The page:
Language definition | Definition of language by different scholars

Language definition

What is language? Most probably, everybody is capable of attempting this question and answering it somehow or other. Nonetheless, we not yet found a single definition of language that has completely explained the phenomenon in question, satisfied all of us and stopped scholars and linguists from defining and redefining the term.

However, language is a complex human phenomenon as all attempts to define it has proved inadequate. In a nutshell, language is an 'original noise' used in actual social situations. Language is basically a system of conventional, spoken or written symbols by means of which human beings communicate.
Definition of language by different scholars

Let us now go through some definitions of language postulated by different linguists, scholars and reference books.

Definition of language by different scholars


Speech is the representation of the experience of the mind. That is according to Aristotle, language stands for speech that humans produce for exchanging their experience resulting in ideas and emotions.

Saussure (1916)

Language is an arbitrary system of signs constituted of the signifier and signified. In other words, language is first a system based on no logic or reason; secondly, the system covers both objects and expressions used for objects; and thirdly objects and expressions are arbitrarily linked; and finally, expressions include sounds and graphemes used by humans for generating speech and writing respectively for the purpose of communication.

Sapir (1921)

Language is a purely human and non-instinctive method of communicating ideas, emotions, and desires by means of a system of voluntarily produced sounds. The definition of Sapir expresses that language is concerned with only human beings and constituted a system of sounds produced by them for communication.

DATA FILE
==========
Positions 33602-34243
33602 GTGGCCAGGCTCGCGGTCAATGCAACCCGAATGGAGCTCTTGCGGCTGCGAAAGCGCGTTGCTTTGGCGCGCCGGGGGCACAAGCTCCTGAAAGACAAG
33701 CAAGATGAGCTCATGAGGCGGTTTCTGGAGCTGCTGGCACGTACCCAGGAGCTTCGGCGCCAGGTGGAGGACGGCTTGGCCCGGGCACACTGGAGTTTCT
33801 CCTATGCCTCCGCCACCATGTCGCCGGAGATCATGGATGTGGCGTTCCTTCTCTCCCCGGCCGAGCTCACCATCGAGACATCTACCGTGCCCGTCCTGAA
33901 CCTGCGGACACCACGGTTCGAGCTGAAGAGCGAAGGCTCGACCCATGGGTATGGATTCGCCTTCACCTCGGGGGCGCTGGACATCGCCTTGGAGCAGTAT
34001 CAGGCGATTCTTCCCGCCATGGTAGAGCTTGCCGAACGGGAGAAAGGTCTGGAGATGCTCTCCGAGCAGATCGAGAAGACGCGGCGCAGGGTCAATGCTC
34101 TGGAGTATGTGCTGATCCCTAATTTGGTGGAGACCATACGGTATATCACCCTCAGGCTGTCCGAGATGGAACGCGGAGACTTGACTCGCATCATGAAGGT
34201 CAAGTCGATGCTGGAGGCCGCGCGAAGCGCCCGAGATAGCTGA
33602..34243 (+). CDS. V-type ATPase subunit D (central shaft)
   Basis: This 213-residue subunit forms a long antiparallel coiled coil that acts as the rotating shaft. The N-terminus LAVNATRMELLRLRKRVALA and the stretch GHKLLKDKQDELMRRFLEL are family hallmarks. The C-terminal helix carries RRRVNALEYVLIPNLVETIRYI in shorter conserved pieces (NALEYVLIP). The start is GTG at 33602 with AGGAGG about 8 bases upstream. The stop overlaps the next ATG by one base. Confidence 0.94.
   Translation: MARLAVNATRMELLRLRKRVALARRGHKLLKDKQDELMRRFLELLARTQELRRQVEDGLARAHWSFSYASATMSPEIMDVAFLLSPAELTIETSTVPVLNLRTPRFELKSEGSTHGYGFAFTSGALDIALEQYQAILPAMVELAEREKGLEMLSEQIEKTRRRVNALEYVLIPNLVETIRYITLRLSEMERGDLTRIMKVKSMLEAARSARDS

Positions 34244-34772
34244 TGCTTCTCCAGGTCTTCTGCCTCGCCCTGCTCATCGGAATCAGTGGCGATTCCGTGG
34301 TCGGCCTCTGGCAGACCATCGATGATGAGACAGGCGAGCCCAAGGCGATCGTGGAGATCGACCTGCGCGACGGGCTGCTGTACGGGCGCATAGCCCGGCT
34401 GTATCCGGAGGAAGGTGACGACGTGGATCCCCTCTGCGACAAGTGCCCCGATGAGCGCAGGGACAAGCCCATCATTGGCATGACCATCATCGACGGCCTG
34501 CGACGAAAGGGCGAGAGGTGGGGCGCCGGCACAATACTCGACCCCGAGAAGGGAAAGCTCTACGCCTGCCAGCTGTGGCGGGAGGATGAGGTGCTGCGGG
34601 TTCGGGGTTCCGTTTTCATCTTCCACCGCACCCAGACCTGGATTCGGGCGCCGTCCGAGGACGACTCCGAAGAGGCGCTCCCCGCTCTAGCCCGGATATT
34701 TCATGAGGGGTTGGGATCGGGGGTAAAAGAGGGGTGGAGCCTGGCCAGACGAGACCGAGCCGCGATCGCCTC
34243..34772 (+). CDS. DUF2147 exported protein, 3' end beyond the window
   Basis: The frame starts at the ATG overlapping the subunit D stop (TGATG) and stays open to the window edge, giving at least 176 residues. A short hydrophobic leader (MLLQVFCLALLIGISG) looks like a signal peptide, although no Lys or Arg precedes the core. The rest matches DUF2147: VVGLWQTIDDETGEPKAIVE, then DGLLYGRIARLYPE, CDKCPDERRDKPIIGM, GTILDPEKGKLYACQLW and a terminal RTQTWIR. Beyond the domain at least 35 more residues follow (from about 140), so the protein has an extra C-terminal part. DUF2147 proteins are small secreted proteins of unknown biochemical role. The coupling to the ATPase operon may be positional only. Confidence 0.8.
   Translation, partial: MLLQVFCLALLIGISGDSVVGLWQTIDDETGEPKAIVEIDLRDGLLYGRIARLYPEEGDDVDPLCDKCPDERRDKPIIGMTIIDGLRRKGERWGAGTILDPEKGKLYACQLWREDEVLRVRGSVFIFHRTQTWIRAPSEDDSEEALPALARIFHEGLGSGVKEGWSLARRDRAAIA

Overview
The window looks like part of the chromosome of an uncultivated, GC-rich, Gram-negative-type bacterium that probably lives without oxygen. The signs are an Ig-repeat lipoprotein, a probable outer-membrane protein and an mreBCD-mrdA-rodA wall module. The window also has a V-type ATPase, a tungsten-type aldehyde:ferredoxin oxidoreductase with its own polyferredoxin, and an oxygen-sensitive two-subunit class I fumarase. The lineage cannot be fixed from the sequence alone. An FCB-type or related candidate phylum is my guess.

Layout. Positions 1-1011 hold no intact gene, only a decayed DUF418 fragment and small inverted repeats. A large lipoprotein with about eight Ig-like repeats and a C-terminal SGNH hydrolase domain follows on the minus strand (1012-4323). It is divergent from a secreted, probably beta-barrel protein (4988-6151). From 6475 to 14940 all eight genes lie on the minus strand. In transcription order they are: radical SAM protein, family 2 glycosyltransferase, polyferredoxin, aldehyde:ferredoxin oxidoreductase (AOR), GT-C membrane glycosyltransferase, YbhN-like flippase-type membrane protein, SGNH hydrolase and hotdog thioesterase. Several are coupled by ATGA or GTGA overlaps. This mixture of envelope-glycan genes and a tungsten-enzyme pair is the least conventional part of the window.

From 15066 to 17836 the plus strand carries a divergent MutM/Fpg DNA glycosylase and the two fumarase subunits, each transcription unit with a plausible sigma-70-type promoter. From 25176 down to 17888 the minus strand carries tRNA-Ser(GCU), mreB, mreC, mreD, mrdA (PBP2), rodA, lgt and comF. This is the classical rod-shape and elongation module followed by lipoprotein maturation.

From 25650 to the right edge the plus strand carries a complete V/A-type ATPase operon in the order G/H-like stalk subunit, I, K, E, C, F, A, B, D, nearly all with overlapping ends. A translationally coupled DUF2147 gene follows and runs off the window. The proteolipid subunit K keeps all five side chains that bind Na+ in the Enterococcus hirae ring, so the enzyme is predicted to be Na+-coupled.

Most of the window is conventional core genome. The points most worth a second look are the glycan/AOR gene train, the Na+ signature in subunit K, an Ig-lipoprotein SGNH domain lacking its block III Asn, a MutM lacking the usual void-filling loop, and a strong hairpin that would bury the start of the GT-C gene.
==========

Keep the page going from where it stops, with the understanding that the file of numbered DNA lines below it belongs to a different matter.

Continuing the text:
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Bloomfield (1933)

The totality of the utterances that can be made in a speech community is the language of that speech community. Bloomfield's definition of language focuses on the utterances produced by all the people of a community, and hence overlooks writing. Besides, he stresses form, not meaning, as the basis of language.

Bloch and Trager (1942)

A language is a system of arbitrary vocal sounds by means of a social group cooperates. Their definition of language encompasses an arbitrary system, vocal sounds, human beings, communication, and collectivity.

Chomsky (1957)

A language is a set of (finite or infinite) sentences, each finite length and constructed out of a finite set of elements. This definition of language considers sentences as the basis of a language. Sentences may be limited or unlimited in number, and are made up of only limited components.

Derbyshire (1967)

Language is undoubtedly a kind of means of communication among human beings. It consists primarily of vocal sounds. It is articulatory, systematic, symbolic and arbitrary. 

Lyons (1970)

Languages are the principal systems of communication used by particular groups of human beings within the particular society of which they are members.

Wardaugh (1972)

A language is a system of arbitrary vocal sounds used for human communication. This definition mainly insists on arbitrariness, vocal sounds, humans and communication.

Encyclopedia Britannica

Language is a system of conventional or written symbols by means of which human beings as members of social groups and participants in its culture, communicate. 

Thus, we can say, language is a system of communication or arbitrary vocal sounds by means of which human beings communicate and interact with each other in their everyday life. There are almost 6,500 spoken languages available in the entire world used by different kinds of social groups and culture.

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